Louise Penny’s third appearance in Ann Arbor, this time to discuss and sign her latest Inspector Gamache mystery, will be at Washtenaw Community College’s Towsley Auditorium–the largest venue yet to host her here. Eight years ago, on her first visit to Aunt Agatha’s bookstore, “the store was pretty crowded,” says co-owner Robin Agnew. Two years ago, more than 300 people came to the store to meet her. “We borrowed space next door,” says Agnew, “and people still lined up out the door. In my twenty-one years of selling books I’ve never encountered the passion that people feel for Penny.”
There are reasons for this passion. Penny spins satisfyingly intricate whodunit plots that turn on believable events. She’s also a mistress of misdirection, leading us to believe we know who’s the culprit and then showing us we don’t–again and again, but her blind alleys are always plausible, never arbitrary or capricious. And when she finally unmasks her perpetrators, we admiringly acknowledge that she had, throughout, supplied all the clues needed to solve the mystery.
But perhaps it’s her characters and the setting of her novels that draw such ardent fans. The Long Way Home, her tenth Gamache mystery, is set in Three Pines, a fictional village in Quebec that is part Shangri-La, part Lake Wobegon; a fairy-tale village she’s made so alluring we’d all move there if we could. Penny has populated Three Pines–mostly–with people we’d love to have as neighbors; and it’s their thoughts, feelings, and emotions that Penny is most interested in exploring and sharing. Of course, there is also evil here–these are, after all, murder mysteries–which is where Armand Gamache comes in.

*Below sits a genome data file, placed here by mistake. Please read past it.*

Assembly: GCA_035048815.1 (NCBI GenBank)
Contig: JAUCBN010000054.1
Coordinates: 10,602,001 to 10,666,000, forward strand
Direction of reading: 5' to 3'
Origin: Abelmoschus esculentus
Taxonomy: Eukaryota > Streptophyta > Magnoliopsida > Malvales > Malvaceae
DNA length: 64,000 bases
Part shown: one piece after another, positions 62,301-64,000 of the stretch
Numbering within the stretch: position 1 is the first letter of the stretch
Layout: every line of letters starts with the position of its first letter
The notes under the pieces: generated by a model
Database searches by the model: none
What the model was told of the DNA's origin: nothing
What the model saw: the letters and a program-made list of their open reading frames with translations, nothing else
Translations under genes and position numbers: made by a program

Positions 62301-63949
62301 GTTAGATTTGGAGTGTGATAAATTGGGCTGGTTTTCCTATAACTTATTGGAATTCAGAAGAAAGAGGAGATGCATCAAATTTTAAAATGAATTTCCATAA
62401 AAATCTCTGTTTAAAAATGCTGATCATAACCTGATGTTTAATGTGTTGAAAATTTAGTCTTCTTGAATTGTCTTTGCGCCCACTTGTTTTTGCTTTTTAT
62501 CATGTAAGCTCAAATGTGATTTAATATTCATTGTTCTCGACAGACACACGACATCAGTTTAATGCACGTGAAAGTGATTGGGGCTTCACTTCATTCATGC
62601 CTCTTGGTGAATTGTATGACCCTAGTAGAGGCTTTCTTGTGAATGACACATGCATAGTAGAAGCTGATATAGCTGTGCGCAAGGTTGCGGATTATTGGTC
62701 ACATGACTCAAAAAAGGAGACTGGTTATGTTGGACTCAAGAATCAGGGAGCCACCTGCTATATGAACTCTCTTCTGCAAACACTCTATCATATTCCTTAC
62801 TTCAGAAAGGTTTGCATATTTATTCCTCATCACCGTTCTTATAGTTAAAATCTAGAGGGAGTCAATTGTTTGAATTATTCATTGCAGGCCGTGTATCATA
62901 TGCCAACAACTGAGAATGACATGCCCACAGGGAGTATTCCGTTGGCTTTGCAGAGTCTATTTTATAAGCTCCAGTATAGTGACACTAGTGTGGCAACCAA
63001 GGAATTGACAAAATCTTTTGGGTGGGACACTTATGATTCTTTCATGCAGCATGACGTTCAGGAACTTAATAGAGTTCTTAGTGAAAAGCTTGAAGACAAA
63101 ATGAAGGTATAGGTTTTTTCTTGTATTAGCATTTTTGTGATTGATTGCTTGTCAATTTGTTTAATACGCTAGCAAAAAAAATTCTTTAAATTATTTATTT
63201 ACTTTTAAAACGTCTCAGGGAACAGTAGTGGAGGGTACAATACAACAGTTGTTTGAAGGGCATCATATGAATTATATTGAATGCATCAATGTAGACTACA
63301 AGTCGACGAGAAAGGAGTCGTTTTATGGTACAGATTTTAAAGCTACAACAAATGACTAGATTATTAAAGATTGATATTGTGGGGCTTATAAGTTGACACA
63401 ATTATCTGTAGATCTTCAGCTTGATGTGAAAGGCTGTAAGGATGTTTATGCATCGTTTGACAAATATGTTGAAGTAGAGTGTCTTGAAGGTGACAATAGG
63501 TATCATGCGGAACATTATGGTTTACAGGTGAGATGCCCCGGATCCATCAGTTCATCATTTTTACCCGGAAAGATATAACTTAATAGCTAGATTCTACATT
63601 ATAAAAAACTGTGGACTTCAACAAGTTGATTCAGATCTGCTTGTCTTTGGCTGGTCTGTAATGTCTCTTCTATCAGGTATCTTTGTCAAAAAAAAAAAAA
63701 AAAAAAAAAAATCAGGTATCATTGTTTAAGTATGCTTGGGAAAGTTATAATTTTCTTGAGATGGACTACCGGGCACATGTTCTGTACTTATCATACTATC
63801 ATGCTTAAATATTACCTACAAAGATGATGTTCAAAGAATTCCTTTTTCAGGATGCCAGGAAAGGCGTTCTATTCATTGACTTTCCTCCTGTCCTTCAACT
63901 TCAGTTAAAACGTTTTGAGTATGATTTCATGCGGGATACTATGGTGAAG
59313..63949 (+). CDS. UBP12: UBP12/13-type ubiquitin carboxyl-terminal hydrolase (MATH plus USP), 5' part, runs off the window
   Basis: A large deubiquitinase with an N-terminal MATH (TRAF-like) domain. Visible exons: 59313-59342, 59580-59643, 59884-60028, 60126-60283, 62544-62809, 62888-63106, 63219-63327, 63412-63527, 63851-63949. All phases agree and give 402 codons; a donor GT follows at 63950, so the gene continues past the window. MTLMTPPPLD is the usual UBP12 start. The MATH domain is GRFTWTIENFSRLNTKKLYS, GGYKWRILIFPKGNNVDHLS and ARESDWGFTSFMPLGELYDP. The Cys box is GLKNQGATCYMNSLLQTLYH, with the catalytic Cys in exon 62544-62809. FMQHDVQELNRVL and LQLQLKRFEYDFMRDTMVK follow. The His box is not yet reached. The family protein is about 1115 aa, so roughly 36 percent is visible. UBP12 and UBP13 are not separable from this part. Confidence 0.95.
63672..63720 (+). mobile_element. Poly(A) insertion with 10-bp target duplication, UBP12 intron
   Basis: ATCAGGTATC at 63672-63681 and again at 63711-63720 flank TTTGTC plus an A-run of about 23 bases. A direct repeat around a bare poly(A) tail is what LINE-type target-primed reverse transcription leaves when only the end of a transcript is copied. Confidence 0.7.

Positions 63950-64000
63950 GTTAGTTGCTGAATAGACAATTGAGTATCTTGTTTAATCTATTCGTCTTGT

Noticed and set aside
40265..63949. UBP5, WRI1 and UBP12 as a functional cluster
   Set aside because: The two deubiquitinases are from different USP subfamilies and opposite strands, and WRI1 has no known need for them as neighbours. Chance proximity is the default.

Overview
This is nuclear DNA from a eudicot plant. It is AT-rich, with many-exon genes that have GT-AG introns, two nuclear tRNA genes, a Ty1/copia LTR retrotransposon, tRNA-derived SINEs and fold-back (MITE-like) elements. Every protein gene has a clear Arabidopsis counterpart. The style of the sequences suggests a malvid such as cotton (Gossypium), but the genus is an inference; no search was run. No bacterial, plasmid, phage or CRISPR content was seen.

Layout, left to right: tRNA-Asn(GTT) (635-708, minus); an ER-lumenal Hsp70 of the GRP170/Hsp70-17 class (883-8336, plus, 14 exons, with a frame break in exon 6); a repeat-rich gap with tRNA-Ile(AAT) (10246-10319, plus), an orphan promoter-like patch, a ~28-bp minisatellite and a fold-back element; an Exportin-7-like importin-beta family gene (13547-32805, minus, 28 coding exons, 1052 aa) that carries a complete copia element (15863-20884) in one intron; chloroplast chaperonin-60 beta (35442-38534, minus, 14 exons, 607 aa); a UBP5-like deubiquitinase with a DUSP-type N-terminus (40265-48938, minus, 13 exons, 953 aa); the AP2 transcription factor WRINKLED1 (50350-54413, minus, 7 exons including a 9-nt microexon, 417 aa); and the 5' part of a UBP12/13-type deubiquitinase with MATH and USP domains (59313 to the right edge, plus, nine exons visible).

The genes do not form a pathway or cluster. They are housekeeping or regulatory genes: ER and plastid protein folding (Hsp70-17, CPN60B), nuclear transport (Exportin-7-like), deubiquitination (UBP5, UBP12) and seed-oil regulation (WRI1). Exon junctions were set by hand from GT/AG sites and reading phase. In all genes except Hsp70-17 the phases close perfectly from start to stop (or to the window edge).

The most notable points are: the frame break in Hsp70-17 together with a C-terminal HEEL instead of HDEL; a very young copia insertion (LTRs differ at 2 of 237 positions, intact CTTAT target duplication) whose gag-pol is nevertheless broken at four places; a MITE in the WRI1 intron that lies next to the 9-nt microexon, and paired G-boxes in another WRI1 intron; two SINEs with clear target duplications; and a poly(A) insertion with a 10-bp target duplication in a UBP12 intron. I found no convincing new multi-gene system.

Chief Inspector of Homicide with the Surete du Quebec, Gamache is possibly the most humane, compassionate, yet determined detective working in the genre. In The Long Way Home, Gamache, now retired, has moved to Three Pines, but his detecting skills are still needed, this time by a fellow villager who’s been central to the series since the beginning. Clara Morrow’s husband, Peter, has disappeared. Gamache can’t refuse to help and, along with his longtime second-in-command, Jean-Guy Beauvoir, sets off on a dangerous search inspired in part, as Penny acknowledges, by both Conrad’s Heart of Darkness and The Odyssey. But while Gamache’s journey takes him all over Quebec and Canada, we still get to spend time in the village with lovable Three Piners like Olivier and Gabri, the gay couple who run the Bistro; Myrna, the smart, feisty, black bookstore owner and former psychologist; and Ruth, the elderly poet whose conversations with her pet duck consist of the f-word in triplicate, but who also contributes deep, poetic insights.
Both new Penny fans and those who have been regularly travelling to Three Pines with her for the past ten years will be delighted to make the journey north of the border again. Bon voyage.
Penny is at WCC on August 28.